Kidney nontumor / medical renal

Vascular disease

Hypertensive renal disease

Spontaneous renal artery dissection

Editorial Board Member: Maria Tretiakova, M.D., Ph.D.
Editor-in-Chief: Debra L. Zynger, M.D.
Jian-Hua Qiao, M.D.

Last author update: 1 March 2017
Last staff update: 30 June 2022

Copyright: 2018-2023,, Inc.

PubMed search: Spontaneous renal artery dissection

Jian-Hua Qiao, M.D.
Page views in 2022: 271
Page views in 2023 to date: 181
Cite this page: Qiao JH. Spontaneous renal artery dissection. website. Accessed September 26th, 2023.
Definition / general
  • Spontaneous renal artery dissection is a rare entity with fewer than 200 cases reported in the literature
Essential features
  • SRAD is a rare condition and accurate clinical diagnosis is often delayed
    • Clinical presentation of SRAD is nonspecific, including hypertension, hematuria, flank pain or lower back pain as in renal colic
    • SRAD is more common in male patients
    • SRAD usually is unilateral but 10 - 15% of cases involve both renal arteries
    • The consequence of SRAD is renal hypoperfusion, severe hypertension, renal infarction and decreased or lost renal function
    • Treatment includes anticoagulation, revascularization and nephrectomy
  • Healthy men in fourth to sixth decade of life with 4:1 male to female ratio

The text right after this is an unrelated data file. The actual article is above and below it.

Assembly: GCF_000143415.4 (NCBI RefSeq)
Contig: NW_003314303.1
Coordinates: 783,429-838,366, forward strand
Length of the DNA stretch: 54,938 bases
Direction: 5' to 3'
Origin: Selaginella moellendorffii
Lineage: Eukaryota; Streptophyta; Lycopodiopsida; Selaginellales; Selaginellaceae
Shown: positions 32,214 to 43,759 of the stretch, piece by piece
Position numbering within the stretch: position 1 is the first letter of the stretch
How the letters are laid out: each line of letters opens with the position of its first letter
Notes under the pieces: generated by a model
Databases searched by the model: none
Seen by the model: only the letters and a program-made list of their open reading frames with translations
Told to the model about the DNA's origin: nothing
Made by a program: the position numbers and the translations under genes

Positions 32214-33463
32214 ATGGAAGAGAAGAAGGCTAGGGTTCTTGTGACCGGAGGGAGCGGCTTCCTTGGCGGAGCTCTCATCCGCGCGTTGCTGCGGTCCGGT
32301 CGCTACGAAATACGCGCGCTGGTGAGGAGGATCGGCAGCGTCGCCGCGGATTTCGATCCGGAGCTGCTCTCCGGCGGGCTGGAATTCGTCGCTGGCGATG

• Mostly involves one kidney; about 10 - 15% of cases have bilateral involvement
  • Renal vascular hypertension, renal insufficiency and renal infarction
Clinical features
  • Flank pain, severe hypertension and renal insufficiency
  • Abdominal CT with contrast and angiogram
  • Decreased renal function tests
Radiology description
  • CT scan often shows renal infarction, angiogram remains the definitive study (Rev Urol 2007;9:156)
Case reports
  • Anticoagulation, endovascular management (stenting or coiling) and nephrectomy
Gross description
  • Dilated renal artery at the hilar region of the affected kidney and variable sized renal infarction
Gross images

Contributed by Jian-Hua Qiao, M.D.

Various images

Microscopic (histologic) description
  • Renal artery dissection with elongated hematoma in renal artery wall, renal cortical ischemic infarction and renal papillae hemorrhagic infarction
Microscopic (histologic) images

Contributed by Jian-Hua Qiao, M.D.

Renal artery dissection

Renal cortex ischemic infarction

Renal papillae hemorrhagic infarction

Board review style question #1
All for the following statements about spontaneous renal artery dissection are correct, except

  1. Spontaneous renal artery dissection is a rare clinical condition
  2. The entity is more commonly seen in male patients
  3. Clinical presentation includes frank pain and hypertension
  4. Spontaneous renal artery dissection usually involves both renal arteries
Board review style answer #1
D. Spontaneous renal artery dissection usually involves both renal arteries. Spontaneous renal artery dissection usually involves one renal artery; bilateral disease is only encountered in 10 - 15% of SRAD cases.

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Reference: Spontaneous Renal Artery Dissection (SRAD)
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